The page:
And they'll likely see a lot of each other since they typically line up on the same side of the field.
“We’ve been looking forward to this,” Lewis said. “This is a guy who talked the whole summer, trash-talking how he was going to do this and how he was going to do that. So I’m pretty sure he’s heated up right now and I’m heated up.”
Wallace and Lewis repeatedly described themselves as “brothers” and estimated they talk about five times per week. They grew up going to school together, running track together and spending time at each other’s houses since their families were close. Then eventually they started playing football together for high school football powerhouse O. Perry Walker, after Lewis and one of Wallace's cousins convinced Wallace to join the team.
When asked who has gotten the better of the other when they’ve faced off in practice over the years, Wallace said, “I killed him,” followed by a big laugh.
“Nah, sometimes he got me and sometimes I got him,” Wallace said. “Keenan is a great player. He’s a smart guy, he’s going to play really well. That’s my brother. I have all the confidence in the world in him. But I’m against him this week, so you know I’m out to kill him.”
The stakes couldn’t be higher for their first showdown in 20 years.
Both teams are 3-0, and both players were among the marquee free-agent signings around the NFL this offseason. Wallace signed a whopping five-year, $60 million contract to give the Dolphins a big play threat they were lacking. Lewis signed a five-year, $26.3 million contract to help the Saints tighten up the back end of their defense.
So far, Wallace has been up and down. He had one catch for 15 yards in Week 1, nine catches for 115 yards and a touchdown in Week 2 and two catches for 22 yards in Week 3.
Lewis, meanwhile, has helped turn the Saints defense into one of the NFL’s most surprisingly stout units. He and fellow starting cornerback Jabari Greer have done an outstanding job of preventing big plays from wide receivers down the field -- against the likes of Atlanta’s Julio Jones and Roddy White, Tampa Bay’s Vincent Jackson and Arizona’s Larry Fitzgerald.
Lewis had his first interception as a Saint during last Sunday’s 31-7 victory over the Cardinals. ... Alas, Wallace gave him more grief for the one he dropped earlier in the game.
“As soon as he called me after the game, he said he caught an interception. I told him that he dropped two,” Wallace said. “That’s my brother, so I don’t see the good things he does, I only see the bad.”
Wallace insisted that Lewis is the bigger trash-talker of the two -- and the biggest trash-talker he’s ever met. But despite their friendly jabs, they clearly have a ton of respect for each other and each other’s games.
“He’s real good. I feel as though he’s probably one of the best in the league. I rate him up there with all the top guys,” Lewis said. “You look at his numbers, he’s been successful since he’s been in the league. (He’s a) good deep threat. They underestimate his route-running and things like that, but I’ve been going against him and working with him. I feel it’s going to be a tough challenge.”
Just to be safe, though, Wallace said he doesn’t plan to join Lewis for any meals before the game.
“He might try to put something in my food,” said Wallace, who also plans to avoid the traditional New Orleans Monday staple of red beans and rice.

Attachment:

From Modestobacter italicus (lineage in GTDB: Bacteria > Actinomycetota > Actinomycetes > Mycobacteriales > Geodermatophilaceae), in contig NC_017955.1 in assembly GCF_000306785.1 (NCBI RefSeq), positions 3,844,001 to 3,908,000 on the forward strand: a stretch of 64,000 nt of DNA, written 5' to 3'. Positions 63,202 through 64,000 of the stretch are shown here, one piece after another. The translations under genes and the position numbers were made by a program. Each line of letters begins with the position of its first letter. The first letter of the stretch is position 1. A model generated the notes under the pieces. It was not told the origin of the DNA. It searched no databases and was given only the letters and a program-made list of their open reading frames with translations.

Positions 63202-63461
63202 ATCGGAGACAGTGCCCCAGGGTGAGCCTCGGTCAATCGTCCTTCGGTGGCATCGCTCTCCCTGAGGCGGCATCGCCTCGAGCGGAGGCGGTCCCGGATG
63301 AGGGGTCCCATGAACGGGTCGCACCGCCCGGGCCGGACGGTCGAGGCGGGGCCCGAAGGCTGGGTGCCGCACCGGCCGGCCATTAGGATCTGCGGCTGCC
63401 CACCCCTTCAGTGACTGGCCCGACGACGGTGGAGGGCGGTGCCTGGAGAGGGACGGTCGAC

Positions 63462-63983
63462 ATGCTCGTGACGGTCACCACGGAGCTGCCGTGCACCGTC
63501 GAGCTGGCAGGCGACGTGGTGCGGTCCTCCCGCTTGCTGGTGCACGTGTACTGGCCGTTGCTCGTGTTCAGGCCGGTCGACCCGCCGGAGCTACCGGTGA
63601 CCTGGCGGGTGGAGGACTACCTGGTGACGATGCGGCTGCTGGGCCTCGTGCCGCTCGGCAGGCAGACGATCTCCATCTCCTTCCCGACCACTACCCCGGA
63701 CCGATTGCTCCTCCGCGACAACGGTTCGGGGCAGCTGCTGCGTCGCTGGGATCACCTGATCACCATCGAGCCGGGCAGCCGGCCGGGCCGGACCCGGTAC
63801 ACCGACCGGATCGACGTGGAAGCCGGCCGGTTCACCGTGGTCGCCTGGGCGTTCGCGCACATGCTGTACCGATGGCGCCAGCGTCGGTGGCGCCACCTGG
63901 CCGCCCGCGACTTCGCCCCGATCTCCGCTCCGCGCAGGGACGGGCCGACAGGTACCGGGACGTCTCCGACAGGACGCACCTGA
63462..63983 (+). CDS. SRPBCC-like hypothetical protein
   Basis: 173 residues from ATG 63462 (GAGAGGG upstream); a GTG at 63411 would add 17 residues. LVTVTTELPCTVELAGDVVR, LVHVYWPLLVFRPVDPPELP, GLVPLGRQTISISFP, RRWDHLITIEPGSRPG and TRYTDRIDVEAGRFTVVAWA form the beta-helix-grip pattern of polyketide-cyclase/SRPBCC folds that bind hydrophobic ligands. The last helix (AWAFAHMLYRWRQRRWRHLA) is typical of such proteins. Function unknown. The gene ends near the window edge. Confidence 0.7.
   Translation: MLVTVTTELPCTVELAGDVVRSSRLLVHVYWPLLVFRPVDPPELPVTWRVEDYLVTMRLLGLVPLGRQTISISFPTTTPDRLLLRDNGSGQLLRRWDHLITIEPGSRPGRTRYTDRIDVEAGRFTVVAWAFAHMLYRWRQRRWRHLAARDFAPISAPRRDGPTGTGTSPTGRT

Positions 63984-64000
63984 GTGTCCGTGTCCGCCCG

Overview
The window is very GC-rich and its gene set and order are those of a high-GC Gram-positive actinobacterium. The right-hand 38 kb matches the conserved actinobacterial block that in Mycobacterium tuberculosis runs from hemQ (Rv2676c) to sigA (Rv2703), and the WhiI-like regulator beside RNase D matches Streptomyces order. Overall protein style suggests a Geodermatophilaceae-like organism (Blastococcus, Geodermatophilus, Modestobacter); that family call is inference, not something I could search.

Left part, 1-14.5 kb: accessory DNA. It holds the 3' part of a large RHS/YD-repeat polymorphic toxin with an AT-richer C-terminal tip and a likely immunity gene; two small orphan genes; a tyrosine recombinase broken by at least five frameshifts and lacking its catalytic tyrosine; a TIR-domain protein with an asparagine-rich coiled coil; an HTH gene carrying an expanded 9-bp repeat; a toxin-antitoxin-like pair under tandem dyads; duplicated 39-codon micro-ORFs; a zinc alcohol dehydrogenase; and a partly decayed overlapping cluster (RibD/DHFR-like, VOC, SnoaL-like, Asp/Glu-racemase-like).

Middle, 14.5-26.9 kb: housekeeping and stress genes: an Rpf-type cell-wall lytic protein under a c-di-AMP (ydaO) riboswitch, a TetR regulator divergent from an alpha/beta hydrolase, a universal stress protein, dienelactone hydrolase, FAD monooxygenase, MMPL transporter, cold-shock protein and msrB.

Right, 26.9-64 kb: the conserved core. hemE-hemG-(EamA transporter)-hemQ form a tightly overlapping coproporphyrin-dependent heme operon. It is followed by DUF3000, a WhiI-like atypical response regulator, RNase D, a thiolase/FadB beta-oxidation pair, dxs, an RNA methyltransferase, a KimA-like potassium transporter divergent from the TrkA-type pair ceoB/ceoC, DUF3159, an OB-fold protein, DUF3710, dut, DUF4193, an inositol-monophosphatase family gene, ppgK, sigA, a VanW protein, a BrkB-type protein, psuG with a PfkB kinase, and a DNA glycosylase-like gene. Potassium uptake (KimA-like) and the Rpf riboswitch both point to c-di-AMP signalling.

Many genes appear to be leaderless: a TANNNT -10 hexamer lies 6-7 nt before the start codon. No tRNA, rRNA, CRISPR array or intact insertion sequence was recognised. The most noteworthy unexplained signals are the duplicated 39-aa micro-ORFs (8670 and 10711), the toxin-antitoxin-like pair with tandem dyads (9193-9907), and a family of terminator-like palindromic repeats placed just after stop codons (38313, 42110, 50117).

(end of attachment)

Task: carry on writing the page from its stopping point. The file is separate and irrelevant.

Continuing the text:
“You know what red beans do to you. So I don’t know if that’s a good thing for me to eat,” Wallace said. “I’m going to keep it light. I have to be running real fast on Monday night.”
Otherwise he'll never hear the end of it.
I don’t ever like to suggest that fans should curb their enthusiasm. But, in this case, I feel obligated to say Carolina fans should curb their enthusiasm.
There’s one huge obstacle to bringing in Wallace. That’s the salary cap.
Fact is, I just can’t see how the Panthers possibly could make Wallace fit in their cap situation. I doubt Wallace will command Vincent Jackson money (five years for $55 million), but he still is likely to get some decent offers, and I think it’s doubtful that one will come from the Panthers.
At the moment, they’re about $10 million over the anticipated salary cap. They’ll get under it by March 12 because they have to.
They’ll release some players and restructure some contracts. But it’s going to be hard for the Panthers to get far enough under the cap to make a run at Wallace, or any other free agent of consequence.
The Panthers can’t restructure too many more contracts and spread money into the future. The Panthers already have $139 million committed toward the 2014 salary cap.
They might have to just sit out free agency.
But let’s turn to ESPN Stats & Information to elaborate a little more on what Jackson brings to the table. Of all the receivers with a minimum of 100 receptions since 2008, Jackson ranks third with an average of 18 yards per catch. Only Mike Wallace (18.8) and Malcolm Floyd (18.5) had higher averages.
Since 2008, Jackson has 37 catches on passes thrown more than 20 yards downfield. That ranks No. 4 in the NFL. Jackson’s 11 touchdowns on throws of 20 yards or more in that same span tie him for No. 6 in the NFL.
Last season, 54 of Jackson’s 60 receptions resulted in a first down. That’s a 90 percent conversion rate. Floyd, his teammate, was the only receiver with at least 40 catches to post a better conversion rate (95.3 percent).
It makes sense on many levels, starting with the facts that the Bucs need a true No. 1 receiver and Jackson probably is the best available in free agency. There’s likely to be competition from Chicago and Washington and perhaps some other teams. The San Diego Chargers are also holding out a bit of hope that they can re-sign Jackson.